Public welfare

Public welfare strategies for hygiene and sanitation that can help us win the battle against COVID

People have prioritized cleanliness and hygiene more than ever. Improving sanitation and hygiene, which have been the main weapons in the fight against COVID-19, must be further strengthened so that we can remain resilient in an emerging uncertain world.

If we, as a nation, are to remain resilient and prepared, the following concerns must be taken into account. The massive hygiene awareness and behavior change that accompanied COVID-19 has had a surprisingly positive impact on the burden of communicable diseases.

It will also have a positive impact on reducing the threat of antibiotic resistance, an area in which India has long been very vulnerable. The rural population in India is over 6.5 crore, with Maharashtra and PA each accounting for over 1 crore of people living in slums. Improving infrastructure, services and the operation and maintenance of public and community toilets remains one of the weakest links in the hygiene chain. There are several innovative and sustainable ‘Made in India’ models to serve the bottom of the pyramid in this regard, and rapid scale-up of these is urgently needed.

Large groups of people who mix daily for long periods of time remain very vulnerable and could trigger a series of infections that can quickly grow to epidemic proportions. Academic institutions and workplaces with a massive workforce are high-risk areas during these times.

For decades, Indian metropolises have adopted models of centralized waste and wastewater treatment. These are intensive, inefficient and elusive investments resulting in widespread contamination and pollution of water bodies and the environment, posing a constant threat of communicable diseases and their spread. It is common knowledge that most large cities have an installed capacity that can barely treat 70% of the wastewater it generates, and these operational inefficiencies add to the volume of untreated wastewater discharged into water bodies. or in the environment.

One aspect of empowering women is to talk about and explicitly manage the unique traits of women and their physiology. Menstrual hygiene is one of these aspects. It sounds like a familiar topic, but it’s actually one of the most mismanaged phenomena in India. Due to lack of awareness and hygiene facilities, girls (mainly in rural areas) avoid going to school or other important events in their lives.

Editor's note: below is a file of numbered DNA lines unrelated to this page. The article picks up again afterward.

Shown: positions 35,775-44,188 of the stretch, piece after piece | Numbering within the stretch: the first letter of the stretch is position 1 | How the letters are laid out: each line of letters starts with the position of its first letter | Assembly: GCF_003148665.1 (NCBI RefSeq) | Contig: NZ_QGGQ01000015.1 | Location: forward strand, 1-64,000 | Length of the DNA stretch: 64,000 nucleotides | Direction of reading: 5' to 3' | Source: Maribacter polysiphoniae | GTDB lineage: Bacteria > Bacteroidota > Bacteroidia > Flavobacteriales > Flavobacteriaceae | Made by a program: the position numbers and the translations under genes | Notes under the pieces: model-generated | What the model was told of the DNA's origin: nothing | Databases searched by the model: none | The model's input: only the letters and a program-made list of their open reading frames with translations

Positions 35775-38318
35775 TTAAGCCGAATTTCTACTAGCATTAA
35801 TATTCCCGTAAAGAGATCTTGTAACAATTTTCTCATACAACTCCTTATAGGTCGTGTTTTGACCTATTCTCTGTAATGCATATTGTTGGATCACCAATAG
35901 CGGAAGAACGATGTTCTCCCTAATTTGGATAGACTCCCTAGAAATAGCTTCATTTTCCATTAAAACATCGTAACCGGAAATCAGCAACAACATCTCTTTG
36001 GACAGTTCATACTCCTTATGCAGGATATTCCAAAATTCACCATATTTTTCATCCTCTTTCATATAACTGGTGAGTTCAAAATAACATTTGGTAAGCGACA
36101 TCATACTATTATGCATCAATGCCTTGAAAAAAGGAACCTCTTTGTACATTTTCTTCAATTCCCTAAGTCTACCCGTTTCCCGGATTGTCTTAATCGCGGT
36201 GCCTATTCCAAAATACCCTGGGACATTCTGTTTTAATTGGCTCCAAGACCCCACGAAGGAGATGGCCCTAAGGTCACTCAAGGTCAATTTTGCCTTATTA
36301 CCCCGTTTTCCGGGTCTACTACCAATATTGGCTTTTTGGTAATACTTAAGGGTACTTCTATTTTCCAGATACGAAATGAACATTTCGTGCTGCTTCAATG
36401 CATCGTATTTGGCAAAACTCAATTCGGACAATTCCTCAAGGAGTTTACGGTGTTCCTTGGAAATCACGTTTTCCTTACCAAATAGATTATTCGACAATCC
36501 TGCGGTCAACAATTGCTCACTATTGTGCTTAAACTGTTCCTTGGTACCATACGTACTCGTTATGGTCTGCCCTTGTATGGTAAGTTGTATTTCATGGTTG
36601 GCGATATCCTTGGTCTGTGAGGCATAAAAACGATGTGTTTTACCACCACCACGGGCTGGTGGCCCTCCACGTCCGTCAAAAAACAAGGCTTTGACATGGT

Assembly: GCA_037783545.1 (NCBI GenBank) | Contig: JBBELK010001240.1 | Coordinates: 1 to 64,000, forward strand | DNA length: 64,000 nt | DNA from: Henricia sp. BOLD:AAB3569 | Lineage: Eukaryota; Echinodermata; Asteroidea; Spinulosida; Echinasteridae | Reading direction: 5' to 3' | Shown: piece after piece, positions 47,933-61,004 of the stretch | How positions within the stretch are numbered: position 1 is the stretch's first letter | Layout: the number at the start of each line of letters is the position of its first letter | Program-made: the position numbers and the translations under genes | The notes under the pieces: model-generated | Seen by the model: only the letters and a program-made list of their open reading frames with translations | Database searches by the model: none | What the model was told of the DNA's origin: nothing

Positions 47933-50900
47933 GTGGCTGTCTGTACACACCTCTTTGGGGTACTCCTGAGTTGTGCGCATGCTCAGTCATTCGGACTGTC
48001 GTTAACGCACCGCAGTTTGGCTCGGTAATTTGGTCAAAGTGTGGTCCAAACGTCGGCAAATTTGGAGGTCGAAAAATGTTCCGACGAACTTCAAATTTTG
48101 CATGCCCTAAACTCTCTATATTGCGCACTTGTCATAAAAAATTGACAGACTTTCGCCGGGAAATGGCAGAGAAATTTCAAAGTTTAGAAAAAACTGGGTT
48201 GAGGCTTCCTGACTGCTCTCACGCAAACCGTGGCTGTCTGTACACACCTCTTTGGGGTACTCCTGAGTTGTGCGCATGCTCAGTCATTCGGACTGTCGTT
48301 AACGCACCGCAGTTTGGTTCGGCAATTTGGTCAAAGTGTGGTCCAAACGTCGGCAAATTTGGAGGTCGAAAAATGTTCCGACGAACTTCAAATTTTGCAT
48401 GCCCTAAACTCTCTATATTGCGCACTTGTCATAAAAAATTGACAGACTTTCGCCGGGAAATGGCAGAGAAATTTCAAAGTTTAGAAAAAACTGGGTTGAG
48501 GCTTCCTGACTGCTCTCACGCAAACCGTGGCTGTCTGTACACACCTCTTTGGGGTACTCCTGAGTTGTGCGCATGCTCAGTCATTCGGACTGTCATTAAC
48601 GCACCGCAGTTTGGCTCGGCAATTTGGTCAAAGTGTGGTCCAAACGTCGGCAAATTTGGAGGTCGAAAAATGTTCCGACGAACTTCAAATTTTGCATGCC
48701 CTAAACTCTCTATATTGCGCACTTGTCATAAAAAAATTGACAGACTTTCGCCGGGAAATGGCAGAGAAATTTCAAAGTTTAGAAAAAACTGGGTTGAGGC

In the wake of the current COVID-19 pandemic, sanitation and hygiene have become matters of the highest urgency and toilet hygiene is one of the major behavioral changes to come. In recent months, emphasis has been placed on ensuring absolute hygiene and preventing the accumulation of microbes in the toilet, as well as on strict compliance with hand washing.

Through awareness campaigns, information campaigns and consistent advertising, authorities, as well as companies, have advocated for the use of disinfectants and hand sanitizers in public places. These efforts are supported by start-ups working in the field of hygiene and sanitation to increase operational efficiency. Those who have used a public restroom and spotted a toilet seat disinfectant spray will know how start-ups are also striving to instill better hygiene practices in people’s minds. There is obviously a synergy between public and private entities in this area.

While frequent hand washing with soap and water has become a key part of the fight against COVID-19, wearing face masks is also highly recommended when using public restrooms as the virus can easily infect people through fecal fumes generated by flushing activities. It is expected that the increased emphasis on toilet hygiene, coupled with the construction of toilet infrastructure by the government, will help overcome many infectious diseases and washing challenges in the years to come!

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